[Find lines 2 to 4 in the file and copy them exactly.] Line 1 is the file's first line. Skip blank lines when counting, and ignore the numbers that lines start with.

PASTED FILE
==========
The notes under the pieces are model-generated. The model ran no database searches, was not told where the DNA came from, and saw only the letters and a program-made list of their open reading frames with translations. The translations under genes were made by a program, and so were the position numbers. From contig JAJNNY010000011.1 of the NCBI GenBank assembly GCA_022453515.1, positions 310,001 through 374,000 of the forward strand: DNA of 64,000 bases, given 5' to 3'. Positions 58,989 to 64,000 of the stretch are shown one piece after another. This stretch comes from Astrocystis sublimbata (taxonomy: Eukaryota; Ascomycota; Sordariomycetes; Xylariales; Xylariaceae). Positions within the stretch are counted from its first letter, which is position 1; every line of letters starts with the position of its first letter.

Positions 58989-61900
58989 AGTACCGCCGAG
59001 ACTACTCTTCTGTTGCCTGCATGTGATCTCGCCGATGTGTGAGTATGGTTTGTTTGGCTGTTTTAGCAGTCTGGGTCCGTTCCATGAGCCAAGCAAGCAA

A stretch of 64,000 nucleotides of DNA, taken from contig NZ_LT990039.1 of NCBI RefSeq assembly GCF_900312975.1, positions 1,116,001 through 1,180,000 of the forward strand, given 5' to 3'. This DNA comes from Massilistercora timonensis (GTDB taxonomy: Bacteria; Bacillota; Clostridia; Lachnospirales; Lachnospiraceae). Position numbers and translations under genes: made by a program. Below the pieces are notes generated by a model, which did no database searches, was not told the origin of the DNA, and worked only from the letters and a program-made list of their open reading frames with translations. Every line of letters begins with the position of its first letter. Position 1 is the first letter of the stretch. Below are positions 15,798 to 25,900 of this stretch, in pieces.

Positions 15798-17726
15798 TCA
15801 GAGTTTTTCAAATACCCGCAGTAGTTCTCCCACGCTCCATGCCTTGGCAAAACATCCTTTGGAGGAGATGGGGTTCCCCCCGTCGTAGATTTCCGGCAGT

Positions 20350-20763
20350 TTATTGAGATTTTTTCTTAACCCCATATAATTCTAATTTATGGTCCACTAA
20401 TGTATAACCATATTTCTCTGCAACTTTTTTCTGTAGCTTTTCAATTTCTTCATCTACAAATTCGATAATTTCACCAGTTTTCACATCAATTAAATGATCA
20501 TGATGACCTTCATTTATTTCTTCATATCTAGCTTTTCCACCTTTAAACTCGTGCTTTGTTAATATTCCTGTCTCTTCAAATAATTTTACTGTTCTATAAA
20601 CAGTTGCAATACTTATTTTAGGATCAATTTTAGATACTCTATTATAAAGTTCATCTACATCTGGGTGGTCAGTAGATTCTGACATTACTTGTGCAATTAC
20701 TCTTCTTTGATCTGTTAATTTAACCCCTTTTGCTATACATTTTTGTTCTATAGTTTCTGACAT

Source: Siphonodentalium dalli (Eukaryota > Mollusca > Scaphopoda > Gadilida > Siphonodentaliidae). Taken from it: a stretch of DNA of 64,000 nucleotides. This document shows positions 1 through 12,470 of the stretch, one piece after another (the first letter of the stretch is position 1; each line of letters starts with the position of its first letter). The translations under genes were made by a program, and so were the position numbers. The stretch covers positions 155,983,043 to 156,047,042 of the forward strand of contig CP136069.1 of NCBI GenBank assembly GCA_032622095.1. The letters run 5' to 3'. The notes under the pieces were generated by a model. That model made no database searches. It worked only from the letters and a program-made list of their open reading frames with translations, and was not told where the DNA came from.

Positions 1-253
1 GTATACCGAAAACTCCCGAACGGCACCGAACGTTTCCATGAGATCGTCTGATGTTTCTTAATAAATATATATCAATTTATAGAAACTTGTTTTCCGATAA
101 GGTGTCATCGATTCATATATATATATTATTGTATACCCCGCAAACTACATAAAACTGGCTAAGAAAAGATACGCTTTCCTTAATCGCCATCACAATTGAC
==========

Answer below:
Positions 58989-61900
58989 AGTACCGCCGAG
59001 ACTACTCTTCTGTTGCCTGCATGTGATCTCGCCGATGTGTGAGTATGGTTTGTTTGGCTGTTTTAGCAGTCTGGGTCCGTTCCATGAGCCAAGCAAGCAA